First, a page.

The thyroid is a small butterfly-shaped gland located below the Adam’s apple in your neck.
Thyroid hormones are chemical substances made by the thyroid gland, which is located in the front of the neck. This gland uses iodine to make thyroid hormones, which are essential for the function of every cell in the body. They help regulate growth and the rate of chemical reactions (metabolism), and are involved in the circadian rhythms that govern sleep, among other essential functions.
The two most important thyroid hormones are thyroxine (T4) and triiodothyronine (T3). Thyroid stimulating hormone (TSH), which is produced by the pituitary gland, acts to stimulate hormone production by the thyroid gland. The pituitary gland is stimulated to make TSH by the hypothalamus gland in the brain. Normally, when thyroid hormone levels in the body are high, they will “switch off” the production of TSH, which in turn stops the thyroid from making more T4 and T3.
The thyroid also makes the hormone calcitonin, which is involved in calcium metabolization and stimulating bone cells to add calcium to bone.
Thyroid hormones are needed for normal development of the brain, especially during the first 3 years of life. Intellectual disability may occur if a baby’s thyroid gland does not produce enough thyroid hormone (congenital hypothyroidism). Older children also need thyroid hormones to grow and develop normally, and adults need the hormones to regulate the way the body uses energy (metabolism).
Problems occur when the thyroid gland becomes either underactive (hypothyroidism) or overactive (hyperthyroidism). Thyroid problems are more common in women than men. Cancer may also develop in the thyroid gland.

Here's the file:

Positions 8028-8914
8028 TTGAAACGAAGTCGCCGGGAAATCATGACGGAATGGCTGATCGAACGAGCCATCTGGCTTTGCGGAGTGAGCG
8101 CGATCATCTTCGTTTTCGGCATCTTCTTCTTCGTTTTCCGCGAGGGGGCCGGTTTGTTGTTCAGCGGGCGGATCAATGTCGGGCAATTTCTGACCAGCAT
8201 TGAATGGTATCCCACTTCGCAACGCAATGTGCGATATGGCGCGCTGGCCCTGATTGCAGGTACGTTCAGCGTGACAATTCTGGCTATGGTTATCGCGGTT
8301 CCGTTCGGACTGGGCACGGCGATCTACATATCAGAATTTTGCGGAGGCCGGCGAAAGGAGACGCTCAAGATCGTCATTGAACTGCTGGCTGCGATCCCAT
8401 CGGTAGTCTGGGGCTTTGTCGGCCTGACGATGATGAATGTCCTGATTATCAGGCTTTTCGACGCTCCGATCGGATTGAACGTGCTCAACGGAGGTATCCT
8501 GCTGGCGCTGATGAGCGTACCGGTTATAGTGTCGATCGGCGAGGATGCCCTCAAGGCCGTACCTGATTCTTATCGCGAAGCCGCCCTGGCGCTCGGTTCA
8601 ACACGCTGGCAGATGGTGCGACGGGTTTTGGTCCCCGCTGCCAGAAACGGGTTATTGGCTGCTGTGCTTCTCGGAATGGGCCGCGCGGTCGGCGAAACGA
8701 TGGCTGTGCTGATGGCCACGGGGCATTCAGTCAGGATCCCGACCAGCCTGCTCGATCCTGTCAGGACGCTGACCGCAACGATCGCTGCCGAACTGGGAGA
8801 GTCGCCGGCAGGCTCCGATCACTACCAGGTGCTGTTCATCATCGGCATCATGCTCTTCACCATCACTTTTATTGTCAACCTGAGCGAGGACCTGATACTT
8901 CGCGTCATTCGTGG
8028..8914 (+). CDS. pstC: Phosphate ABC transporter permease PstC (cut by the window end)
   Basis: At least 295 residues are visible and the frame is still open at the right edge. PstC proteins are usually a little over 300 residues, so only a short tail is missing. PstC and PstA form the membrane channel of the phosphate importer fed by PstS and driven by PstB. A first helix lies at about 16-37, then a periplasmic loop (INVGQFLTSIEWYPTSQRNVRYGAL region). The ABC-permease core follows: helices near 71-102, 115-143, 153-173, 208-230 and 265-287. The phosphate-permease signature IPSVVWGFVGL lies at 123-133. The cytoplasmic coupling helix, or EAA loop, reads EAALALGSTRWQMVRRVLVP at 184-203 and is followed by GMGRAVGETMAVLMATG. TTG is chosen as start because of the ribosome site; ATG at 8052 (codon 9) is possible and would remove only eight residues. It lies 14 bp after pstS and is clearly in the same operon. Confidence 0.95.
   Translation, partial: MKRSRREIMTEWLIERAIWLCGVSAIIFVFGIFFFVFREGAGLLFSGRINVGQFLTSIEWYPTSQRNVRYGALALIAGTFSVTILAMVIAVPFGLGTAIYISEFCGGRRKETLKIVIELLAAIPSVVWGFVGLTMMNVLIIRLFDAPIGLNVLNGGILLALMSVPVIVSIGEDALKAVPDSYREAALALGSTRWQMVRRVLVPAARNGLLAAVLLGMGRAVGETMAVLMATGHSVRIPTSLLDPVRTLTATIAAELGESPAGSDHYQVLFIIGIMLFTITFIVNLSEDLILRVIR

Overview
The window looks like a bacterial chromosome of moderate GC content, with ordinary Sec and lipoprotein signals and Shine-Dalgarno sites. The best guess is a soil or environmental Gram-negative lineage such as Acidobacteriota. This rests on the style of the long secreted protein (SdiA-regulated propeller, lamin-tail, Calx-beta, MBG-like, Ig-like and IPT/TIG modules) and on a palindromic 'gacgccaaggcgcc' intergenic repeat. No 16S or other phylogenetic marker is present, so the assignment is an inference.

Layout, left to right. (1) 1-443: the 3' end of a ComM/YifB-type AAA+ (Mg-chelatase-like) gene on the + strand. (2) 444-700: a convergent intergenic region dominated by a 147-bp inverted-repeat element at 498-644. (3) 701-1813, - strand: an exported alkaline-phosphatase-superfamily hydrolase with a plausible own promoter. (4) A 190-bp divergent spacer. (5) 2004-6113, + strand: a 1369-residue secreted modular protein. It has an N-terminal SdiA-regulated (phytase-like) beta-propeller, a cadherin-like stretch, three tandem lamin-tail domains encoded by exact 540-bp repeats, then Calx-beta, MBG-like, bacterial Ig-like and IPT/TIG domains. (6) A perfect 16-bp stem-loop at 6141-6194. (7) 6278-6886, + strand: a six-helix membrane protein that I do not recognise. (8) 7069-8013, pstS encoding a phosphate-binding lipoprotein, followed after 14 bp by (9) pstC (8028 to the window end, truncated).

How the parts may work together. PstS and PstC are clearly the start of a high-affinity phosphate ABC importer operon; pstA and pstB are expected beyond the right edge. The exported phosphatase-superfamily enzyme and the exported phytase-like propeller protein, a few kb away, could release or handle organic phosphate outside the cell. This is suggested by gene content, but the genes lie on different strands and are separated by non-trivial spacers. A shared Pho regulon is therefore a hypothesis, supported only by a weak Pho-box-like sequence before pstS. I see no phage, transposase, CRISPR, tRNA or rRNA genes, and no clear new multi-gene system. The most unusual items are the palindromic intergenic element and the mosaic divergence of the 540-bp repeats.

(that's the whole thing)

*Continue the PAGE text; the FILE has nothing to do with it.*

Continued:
Thyroid Diseases’ Symptoms
Hypothyroidism results in low levels of T4 and T3 in the blood. Not having enough T4 and T3 in the blood causes your metabolism to slow down.
Common symptoms include:
Woman with Hypothyroidism
* coarse and dry hair
* confusion or forgetfulness (often mistaken for dementia in seniors)
* dry, scaly skin
* fatigue or a feeling of sluggishness
* hair loss
* increased menstrual flow (women)
* intolerance to cold temperatures
* muscle cramps
* slower heart rate
* weight gain
If hypothyroidism isn’t treated, the symptoms will progress. Rarely, a severe form of hypothyroidism, called myxedema, can develop. Symptoms of myxedema include:
* low body temperature
* dulled mental processes
* congestive heart failure, a condition where the heart cannot pump enough blood to meet the body’s needs
Myxedema coma occurs in people with severe hypothyroidism who are exposed to additional physical stresses such as infections, cold temperatures, trauma, or the use of sedatives. Symptoms include the loss of consciousness, seizures, and slowed breathing.
Hyperthyroidism results in high levels of T4 and T3 circulating in the blood. These hormones speed up your metabolism. Some of the most common symptoms include:
* increased heart rate with abnormal rhythm or pounding (palpitations)
* high blood pressure
* increased body temperature (feeling unusually warm)
* increased sweating
* feeling agitated or nervous
* tremors in the hands
* feeling of restlessness even though the person is tired or weak
* increased appetite accompanied by weight loss
* interrupted sleep
* frequent bowel movements, sometimes with diarrhea
* puffiness around the eyes, increased tears, sensitivity to light, or an intense stare
* bone loss (osteoporosis)
* stopped menstrual cycles
Graves’ disease, in addition to the common symptoms of hyperthyroidism, may cause a bulge in the neck (goiter) at the location of the enlarged thyroid gland. It also causes the eyes to bulge out, which may result in double vision. Sometimes, the skin over the shins becomes raised.
If hyperthyroidism is left untreated or is not treated properly, a life-threatening complication called thyroid storm (extreme overactivity of the thyroid gland) can occur. Symptoms include:
* high blood pressure
* irregular heartbeat, which can be fatal
* jaundice associated with liver enlargement
* mood swings
* muscle loss
Thyroid storm, considered a medical emergency, can also be triggered by trauma, infection, surgery, uncontrolled diabetes, pregnancy or labor, or taking too much thyroid medication.
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